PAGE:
Part of its success is as a recreated time capsule of a time when working "in computers" meant you may be a math genius, but you might also be a counterculture freak. (As 20th-century historian Jesse Jarnow explains in his seminal work Heads: A Biography Of Psychedelic Americans, the first trans-university ARPANETs were used to exchange Grateful Dead lyrics.) But it's also a great horror yarn about tech paranoia, in addition to a comedy thoroughly basted in absurdity. Don't get rooked into missing this one!
There have been some challengers, like Equilibrium or Jupiter Ascending, but for bonkers big-budget beautiful sci-fi, there's nothing quite like The Fifth Element. If you've somehow never seen it, know that a free streaming option is available for those of you with an Amazon Prime account.
Here's just a taste.
Milla Jovovich stars as Leeloo Minai Lekatariba-Laminai-Tchai Ekbat de Sebat, a supreme being with orange hair and, like, weird suspenders that don't fit in a way suspenders usually do. One day she falls into Korben Dallas' (Bruce Willis) sky taxi, and together they must evade Gary Oldman's villainous Jean-Baptiste Emmanuel Zorg. Man, I could just sit here and type out the awesome character names all day. Anyway, the movie is gorgeous and silly and reminiscent of when we were all young, or at least younger. Even two decades later, it feels ahead of its time.
Whereas Bohemian Rhapsody scraped by just through being energetic, Rocketman proves that you can make a movie about a queer British rocker from the 1970s stricken with woe and not have people saying "God, this script is TERRIBLE."
The director-star team of Dexter Fletcher and Taron Egerton have re-teamed (What, you never saw Eddie the Eagle? It rules!) for what could have been a standard biopic, but has just enough oomph to make it essential. Importantly, they've done away with slavish devotion to, uh, the truth (leave your "He didn't write that song yet!" criticisms aside) to give us the essence of Elton John with some lavish, propulsive musical numbers. The two-disc Blu-ray has 75 minutes of bonus materials, plus a nicely printed booklet for hardcore fans.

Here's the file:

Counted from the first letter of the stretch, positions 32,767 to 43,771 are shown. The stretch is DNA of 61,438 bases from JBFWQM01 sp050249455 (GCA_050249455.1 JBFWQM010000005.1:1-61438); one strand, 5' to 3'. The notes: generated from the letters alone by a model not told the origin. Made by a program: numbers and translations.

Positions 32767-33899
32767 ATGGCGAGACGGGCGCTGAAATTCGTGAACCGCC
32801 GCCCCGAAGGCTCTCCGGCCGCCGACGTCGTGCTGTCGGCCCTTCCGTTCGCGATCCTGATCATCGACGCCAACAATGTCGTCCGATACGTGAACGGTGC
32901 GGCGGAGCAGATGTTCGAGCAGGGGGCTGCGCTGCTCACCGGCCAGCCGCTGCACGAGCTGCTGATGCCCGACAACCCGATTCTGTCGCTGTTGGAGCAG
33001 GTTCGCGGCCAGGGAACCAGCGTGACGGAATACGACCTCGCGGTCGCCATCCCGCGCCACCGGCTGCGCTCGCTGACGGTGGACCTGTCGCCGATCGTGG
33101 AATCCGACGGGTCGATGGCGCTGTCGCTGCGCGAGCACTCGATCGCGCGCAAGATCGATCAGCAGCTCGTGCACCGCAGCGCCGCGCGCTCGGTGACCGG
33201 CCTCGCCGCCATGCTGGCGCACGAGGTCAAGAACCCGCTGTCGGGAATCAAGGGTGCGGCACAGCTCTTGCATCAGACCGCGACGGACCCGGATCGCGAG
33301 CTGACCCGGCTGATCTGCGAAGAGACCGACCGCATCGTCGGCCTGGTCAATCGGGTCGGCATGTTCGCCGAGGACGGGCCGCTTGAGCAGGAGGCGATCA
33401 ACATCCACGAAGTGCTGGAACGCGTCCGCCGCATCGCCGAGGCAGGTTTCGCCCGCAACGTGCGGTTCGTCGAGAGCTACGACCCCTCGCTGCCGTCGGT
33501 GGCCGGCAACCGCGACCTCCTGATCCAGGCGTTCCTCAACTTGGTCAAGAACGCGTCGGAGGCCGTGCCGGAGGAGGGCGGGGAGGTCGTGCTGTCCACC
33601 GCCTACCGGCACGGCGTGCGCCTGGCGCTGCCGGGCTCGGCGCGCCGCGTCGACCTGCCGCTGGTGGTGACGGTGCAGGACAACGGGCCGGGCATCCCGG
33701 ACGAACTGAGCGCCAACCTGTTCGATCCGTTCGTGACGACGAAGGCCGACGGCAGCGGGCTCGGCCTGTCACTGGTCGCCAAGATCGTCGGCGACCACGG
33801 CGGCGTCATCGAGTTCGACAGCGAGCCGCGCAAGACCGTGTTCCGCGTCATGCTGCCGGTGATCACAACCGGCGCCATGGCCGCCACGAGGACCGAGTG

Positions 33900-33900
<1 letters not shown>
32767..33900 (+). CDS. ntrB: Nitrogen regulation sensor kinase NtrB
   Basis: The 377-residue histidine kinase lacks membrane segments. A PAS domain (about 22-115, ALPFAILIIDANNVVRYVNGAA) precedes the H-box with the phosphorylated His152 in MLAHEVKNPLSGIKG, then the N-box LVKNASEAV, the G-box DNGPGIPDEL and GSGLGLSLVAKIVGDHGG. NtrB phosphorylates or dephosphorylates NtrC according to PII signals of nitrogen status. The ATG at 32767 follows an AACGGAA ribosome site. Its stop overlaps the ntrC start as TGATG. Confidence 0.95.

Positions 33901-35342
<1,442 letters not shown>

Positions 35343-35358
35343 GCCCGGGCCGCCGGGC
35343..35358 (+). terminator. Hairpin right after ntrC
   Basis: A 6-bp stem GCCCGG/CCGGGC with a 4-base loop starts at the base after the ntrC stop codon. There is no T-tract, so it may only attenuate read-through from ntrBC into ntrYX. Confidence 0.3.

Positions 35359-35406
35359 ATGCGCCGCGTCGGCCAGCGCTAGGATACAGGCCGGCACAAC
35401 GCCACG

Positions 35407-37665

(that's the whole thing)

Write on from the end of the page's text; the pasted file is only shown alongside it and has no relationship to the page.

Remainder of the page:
Chinese director Zhang Yimou has made some of the most visually expressive martial arts epics in all of history, and his latest, Shadow, can easily sit alongside his earlier hits Hero and House Of Flying Daggers.
Shadow is a study in gray -- and not just as a commentary on good and evil, but in its very color scheme. Deng Chao is a cunning commander who grooms a young man (also played by Deng) to be his body double. The plan is to trick a cowardly king into saving face against an enemy. This leads to an amazing rain-soaked action finale that involves the most deadly and well-choreographed use of umbrellas ever put to film. Note: All that gray eventually gets tinted deep red.
Sometimes Eddie Griffin comedies from 2002 don't get a Blu-ray release until 2019. Sure, it's already on DVD, and you can stream it, and I suspect there's a basic cable channel out there showing it next Tuesday at 2 a.m., but somebody wants to see Undercover Brother in high resolution ... and maybe that somebody is you!
Griffin is half Shaft, half 007 in this dopey comedy mixing blaxploitation tropes and '90s action flicks. Chris Kattan, Dave Chappelle, and Denise Richards co-star. Richards was placed posterior-prominent on the poster, and this is the type of movie that is kinda-sorta making fun of movies that put their starlets posterior-prominent on the poster. She is deployed against our hero (Undercover Brother) as "black man's Kryptonite," which might be a little offensive, but 2002 was a long, long time ago. Writer John Ridley later won an Oscar for 12 Years A Slave, so it's OK to laugh, I think?